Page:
Skip to main content

The Politics of Ender's Game

At a Comic-con panel for Summit Entertainment's Ender's Game there is a noticeable absence at their table, writer of the novel, Orson Scott Card. The reason is not sickness, or that the writer is uncomfortable in public arenas, the reason is that Card is has made a spectacle of himself regarding his anti-gay beliefs. Card being asked to stay home isn't a surprise (he was also let go by DC Comics after the announcement that he would be the lead writer for a new Superman comic) but Ender's Game is a much more public platform.

Backlash will continue against Card as promotions for the film begin to ramp up, but he can't be hidden from the media forever, and even if he could, the boycott of the film won't go away.

Card isn't the first person in filmmaking with a controversial opinion (screenwriter Roberto Orci believes that the U.S. government was behind 9/11 and the Boston Marathon horrors), but his entrenched position in his beliefs and his need to be very vocal about those beliefs may exacerbate the matter. Oddly enough, no fuss was made when Orci announced he would be showing up at the panel.

Read more at GotchaMovies!

Popular posts from this blog

Review: Anomalisa

Weird is rarely used as a good quality in film criticism, but few words so completely describe Charlie Kaufman’s work as weird does. All of his films are a window into his very particular worldview, and that p.o.v. is certainly unlike anything seen in pop culture. For that reason, Anomalisa became an entry on many most anticipated lists for 2015. That Kaufman chose stop-motion to tell this story made the picture an event. So it came as a disappointment when the film was one of the year’s more mundane efforts.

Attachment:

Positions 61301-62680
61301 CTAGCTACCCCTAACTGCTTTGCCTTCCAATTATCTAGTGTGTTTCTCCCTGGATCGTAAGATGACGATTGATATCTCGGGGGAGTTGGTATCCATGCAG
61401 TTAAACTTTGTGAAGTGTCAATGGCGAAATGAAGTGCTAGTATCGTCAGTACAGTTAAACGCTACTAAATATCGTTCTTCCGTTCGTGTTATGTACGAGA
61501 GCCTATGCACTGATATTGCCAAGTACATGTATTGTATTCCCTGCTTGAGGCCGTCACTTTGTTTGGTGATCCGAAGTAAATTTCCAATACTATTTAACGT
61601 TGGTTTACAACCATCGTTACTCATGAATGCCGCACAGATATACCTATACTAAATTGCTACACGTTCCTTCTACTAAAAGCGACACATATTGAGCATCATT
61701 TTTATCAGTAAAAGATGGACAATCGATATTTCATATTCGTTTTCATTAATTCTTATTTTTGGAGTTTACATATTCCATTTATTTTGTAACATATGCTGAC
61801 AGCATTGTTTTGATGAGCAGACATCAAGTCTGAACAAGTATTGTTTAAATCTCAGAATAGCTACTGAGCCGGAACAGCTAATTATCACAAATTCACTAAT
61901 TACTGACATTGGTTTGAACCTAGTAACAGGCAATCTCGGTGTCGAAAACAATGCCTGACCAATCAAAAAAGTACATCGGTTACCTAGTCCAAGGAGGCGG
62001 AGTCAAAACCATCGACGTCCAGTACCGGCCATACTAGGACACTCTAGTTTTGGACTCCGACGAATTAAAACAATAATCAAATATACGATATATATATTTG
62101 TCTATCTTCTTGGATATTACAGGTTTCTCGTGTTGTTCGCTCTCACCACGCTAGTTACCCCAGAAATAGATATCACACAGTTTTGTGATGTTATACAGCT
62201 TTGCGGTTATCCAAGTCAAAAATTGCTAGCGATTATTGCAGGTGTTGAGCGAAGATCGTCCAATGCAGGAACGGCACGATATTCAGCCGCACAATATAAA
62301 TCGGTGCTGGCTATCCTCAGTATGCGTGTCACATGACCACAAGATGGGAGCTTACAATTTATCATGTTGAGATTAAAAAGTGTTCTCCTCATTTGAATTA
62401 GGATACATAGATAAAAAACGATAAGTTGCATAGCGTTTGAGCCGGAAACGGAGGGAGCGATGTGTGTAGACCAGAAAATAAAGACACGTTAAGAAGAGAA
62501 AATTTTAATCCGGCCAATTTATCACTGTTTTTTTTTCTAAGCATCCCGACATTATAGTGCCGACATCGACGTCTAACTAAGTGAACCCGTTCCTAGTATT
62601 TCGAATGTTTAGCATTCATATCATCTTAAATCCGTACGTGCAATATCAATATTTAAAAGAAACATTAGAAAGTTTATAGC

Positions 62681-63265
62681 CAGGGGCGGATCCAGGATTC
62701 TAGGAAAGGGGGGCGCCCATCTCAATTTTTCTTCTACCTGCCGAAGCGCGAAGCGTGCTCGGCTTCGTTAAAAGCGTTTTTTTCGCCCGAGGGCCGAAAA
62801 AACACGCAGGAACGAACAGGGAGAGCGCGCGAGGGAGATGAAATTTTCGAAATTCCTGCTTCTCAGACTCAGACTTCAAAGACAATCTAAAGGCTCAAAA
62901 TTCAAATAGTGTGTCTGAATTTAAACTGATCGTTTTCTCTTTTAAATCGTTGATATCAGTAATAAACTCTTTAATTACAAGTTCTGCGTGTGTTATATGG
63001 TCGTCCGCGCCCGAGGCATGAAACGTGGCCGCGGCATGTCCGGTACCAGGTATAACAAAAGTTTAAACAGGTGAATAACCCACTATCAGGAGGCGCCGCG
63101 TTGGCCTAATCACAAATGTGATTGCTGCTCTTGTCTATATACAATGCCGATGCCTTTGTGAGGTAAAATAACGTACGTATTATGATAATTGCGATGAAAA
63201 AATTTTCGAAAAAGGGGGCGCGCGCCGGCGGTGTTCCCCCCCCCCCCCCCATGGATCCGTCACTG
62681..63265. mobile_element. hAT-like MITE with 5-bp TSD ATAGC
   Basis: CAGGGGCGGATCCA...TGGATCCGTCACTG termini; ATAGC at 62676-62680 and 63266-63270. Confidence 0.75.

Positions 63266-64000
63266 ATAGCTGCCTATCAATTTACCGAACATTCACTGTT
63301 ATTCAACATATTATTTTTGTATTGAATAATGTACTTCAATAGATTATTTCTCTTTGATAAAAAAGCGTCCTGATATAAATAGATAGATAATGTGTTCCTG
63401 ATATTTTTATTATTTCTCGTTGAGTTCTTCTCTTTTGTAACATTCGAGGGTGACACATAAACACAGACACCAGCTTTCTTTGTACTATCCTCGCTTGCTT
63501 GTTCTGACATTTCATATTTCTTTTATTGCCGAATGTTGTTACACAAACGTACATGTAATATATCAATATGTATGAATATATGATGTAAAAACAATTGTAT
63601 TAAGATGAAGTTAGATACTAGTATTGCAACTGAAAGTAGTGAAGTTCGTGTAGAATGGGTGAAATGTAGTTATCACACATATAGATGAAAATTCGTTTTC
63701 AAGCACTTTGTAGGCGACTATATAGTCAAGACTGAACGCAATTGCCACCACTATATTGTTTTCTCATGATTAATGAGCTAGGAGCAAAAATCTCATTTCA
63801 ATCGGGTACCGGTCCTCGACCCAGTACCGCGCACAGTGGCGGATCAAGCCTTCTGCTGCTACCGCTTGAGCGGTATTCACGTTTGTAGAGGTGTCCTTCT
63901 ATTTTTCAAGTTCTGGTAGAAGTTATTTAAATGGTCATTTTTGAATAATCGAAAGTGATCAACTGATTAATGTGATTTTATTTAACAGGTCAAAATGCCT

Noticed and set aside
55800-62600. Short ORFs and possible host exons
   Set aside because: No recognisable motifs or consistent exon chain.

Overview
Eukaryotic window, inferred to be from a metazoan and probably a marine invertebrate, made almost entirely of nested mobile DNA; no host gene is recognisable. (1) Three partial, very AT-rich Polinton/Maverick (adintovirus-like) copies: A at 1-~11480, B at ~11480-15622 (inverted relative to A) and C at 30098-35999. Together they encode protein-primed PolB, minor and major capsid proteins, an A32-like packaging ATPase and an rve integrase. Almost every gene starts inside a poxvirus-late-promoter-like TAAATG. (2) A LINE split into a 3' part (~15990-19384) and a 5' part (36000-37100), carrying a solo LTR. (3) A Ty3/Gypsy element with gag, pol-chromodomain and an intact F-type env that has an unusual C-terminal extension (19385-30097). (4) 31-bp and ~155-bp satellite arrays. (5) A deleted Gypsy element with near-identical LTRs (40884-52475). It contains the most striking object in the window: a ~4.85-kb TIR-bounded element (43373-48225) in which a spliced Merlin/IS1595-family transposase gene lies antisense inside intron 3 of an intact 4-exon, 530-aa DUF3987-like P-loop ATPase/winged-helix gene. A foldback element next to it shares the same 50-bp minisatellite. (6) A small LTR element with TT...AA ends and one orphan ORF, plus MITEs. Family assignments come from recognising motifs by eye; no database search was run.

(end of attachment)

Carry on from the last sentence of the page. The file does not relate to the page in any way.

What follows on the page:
Being John Malkovich and Eternal Sunshine of the Spotless Mind have an energy and heart at the center that is not present here. Previous collaborators like Spike Jonze and Michel Gondry were able to temper the overwhelming negativity Charlie Kaufman occasionally falls prey to, but, this time, the writer doesn’t have a director to rein things in. In all of his efforts to create an experience that is both familiar and alienating, Kaufman may have accidentally created something host…

Review: The Salvation

Westerns have never recovered from the oversaturation that killed off viewer interest decades ago, but every now and then a gem pops up. Recent successes like The Assassination of Jesse James by the Coward Robert Ford, 2007’s 3:10 to Yuma and the Coen brothers adaptation of True Grit all did well because they tweaked the genre slightly, but director Kristian Levring goes with an old school approach. A faithful recreation of those revenge Westerns made so popular in the 1970s, The Salvation envelopes many elements of previous Clint Eastwood classics and wraps it into a tidy package.

The Salvation starts in on the central dilemma, joining Jon (Hannibal‘s Mad Mikkelsen) at the train station where he awaits the arrival of his wife and son. Jon and his brother, Peter (Mikael Persbrandt), have lived in the United States long enough to build a hospitable life for their family back in Denmark. This homecoming should be a sweet moment to establish the family important to Jon, but fate plays out…

Review: Selma

It may surprise many that Martin Luther King Jr. never received the celluloid treatment prior to Selma. Sure he had been mentioned in other historical pieces, but short of documentary footage, King was never given center stage. Quite shocking given the man's legacy and the lingering effect of his efforts still felt today. Several years of production and a director change later, Selma arrives as the film worthy of the man.